Note that some third-party security software uses the hosts file to block dangerous websites. If that's the case, no worries – your security software should add all those entries back to your hosts file. We'll go over how this works in the next section.

How to use the hosts file on Windows 10 to block websites

Don't want friends or family to visit certain websites on your computer? Or are you like me and get distracted by all the cat photos on the internet?

If so, then you can use the hosts file to block websites entirely.

For example, if you want to block Reddit, just add this to the bottom of your hosts file:     reddit.com     www.reddit.com

Then, open PowerShell and run ipconfig /flushdns to flush the Windows 10 DNS. Also, close the browser windows that are open and reopen them.

After that, every time you try to visit Reddit, or click on a Reddit URL like https://www.reddit.com/r/FreeCodeCamp/, your browser will be redirected to, or localhost.

Since there's no website there, your browser will show an error message:

Screenshot of error message after blocking reddit.com in the hosts file and visiting it in the browser

The one downside is that this only works on one device – you could just reach for your phone and browse Reddit on that instead. Still, it's a neat way to create some friction on your work computer.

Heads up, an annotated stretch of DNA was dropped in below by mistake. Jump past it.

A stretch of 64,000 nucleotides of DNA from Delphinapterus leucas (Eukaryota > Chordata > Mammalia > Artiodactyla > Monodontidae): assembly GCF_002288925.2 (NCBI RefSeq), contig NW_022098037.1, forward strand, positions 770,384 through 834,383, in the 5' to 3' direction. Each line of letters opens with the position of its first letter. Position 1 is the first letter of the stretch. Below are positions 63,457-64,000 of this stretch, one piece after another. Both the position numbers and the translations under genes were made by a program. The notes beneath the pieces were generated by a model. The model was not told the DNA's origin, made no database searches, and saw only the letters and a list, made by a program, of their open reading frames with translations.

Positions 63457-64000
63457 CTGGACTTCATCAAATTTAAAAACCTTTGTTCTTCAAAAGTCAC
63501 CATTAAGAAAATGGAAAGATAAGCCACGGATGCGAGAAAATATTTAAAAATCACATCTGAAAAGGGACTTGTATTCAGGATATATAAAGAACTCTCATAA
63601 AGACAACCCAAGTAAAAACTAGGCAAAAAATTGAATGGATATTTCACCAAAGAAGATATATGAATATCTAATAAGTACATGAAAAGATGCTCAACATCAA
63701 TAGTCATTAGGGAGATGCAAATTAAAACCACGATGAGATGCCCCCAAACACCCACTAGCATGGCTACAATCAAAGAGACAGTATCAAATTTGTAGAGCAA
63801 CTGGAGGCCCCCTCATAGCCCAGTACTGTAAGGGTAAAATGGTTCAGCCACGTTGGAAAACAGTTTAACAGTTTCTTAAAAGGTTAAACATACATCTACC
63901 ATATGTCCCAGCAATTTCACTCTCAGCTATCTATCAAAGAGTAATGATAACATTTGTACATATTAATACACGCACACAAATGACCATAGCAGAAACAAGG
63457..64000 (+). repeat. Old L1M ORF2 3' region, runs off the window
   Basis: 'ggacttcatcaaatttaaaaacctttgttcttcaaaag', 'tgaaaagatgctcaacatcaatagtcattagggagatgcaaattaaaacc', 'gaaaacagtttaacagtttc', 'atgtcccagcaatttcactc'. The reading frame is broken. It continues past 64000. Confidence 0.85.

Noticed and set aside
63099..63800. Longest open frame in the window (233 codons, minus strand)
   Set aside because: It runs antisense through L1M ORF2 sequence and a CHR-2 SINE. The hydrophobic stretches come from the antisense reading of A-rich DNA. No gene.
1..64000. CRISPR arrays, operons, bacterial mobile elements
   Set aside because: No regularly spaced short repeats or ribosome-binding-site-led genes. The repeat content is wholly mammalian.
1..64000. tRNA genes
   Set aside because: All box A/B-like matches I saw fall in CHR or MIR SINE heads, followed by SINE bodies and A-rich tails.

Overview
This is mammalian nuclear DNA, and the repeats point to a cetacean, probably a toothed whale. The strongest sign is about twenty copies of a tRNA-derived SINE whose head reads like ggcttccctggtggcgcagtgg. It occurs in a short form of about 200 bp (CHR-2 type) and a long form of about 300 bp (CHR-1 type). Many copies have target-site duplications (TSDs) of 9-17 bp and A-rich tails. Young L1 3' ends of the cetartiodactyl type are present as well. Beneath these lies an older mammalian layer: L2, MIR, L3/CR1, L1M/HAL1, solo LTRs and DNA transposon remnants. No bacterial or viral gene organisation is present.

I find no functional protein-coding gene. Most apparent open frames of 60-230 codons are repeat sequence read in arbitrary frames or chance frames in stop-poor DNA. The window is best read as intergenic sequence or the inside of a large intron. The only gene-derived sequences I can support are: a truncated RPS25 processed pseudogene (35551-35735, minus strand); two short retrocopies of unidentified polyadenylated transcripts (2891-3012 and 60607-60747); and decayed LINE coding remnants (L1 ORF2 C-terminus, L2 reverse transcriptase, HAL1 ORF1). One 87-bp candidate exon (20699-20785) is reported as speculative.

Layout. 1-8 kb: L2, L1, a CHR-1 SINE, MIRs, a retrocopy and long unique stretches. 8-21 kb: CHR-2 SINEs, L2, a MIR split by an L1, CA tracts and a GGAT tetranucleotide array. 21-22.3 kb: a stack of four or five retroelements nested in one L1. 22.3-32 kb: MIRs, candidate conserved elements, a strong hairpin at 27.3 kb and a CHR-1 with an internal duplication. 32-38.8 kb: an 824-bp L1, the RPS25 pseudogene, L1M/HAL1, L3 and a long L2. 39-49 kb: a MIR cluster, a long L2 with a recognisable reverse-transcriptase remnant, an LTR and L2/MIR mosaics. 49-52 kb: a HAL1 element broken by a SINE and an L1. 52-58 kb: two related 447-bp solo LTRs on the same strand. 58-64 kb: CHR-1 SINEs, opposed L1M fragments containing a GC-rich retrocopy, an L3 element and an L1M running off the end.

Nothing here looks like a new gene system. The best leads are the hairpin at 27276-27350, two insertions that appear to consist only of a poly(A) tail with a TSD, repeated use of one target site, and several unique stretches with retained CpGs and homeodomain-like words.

This leads nicely into the last trick, which is to use the hosts file to make your life a little bit easier.

How to use the hosts file on Windows 10 to set up helpful shortcuts

If you spend a lot of time adjusting your router's settings, or you have a cool project running on a Raspberry Pi, you'll know that typing in a long IP address is a drag.

Instead, you can use the hosts file to make connecting to other devices on your local network much faster.

For example, if your router is at 192.168. 0.1, you can add the following to your hosts file:       my.router

Then, flush your Windows 10 DNS with ipconfig /flushdns and restart your browser.

And then any time you visit my.router, you should be redirected to

Just note that you may need to visit http://my.router, at least the first time. Otherwise your browser might not recognize .router as a valid top-level domain (TLD), and will try to search for the term my.router instead.

To get around this, you could use a hostname like this instead:       router.my

This should work right away because .my is the TLD for people and companies in Malaysia.

Fortunately there are a whole lot of valid TLDs nowadays. Here's a list of some of the most common TLDs out there: https://en.wikipedia.org/wiki/List_of_Internet_top-level_domains

Again, the one downside to this method is that it only works on once device. You'd have to update the hosts files on your other devices to enable the same shortcuts.

And that should be just about everything you need to know about the hosts file on Windows 10. And a lot of this knowledge should carry over to Linux and macOS.

So get out there and customize your hosts file like the pioneers of the internet once did.

Did you find this helpful? Are there any other hosts file tricks you know? Let me know over on Twitter.

Stay safe and happy hosts file editing!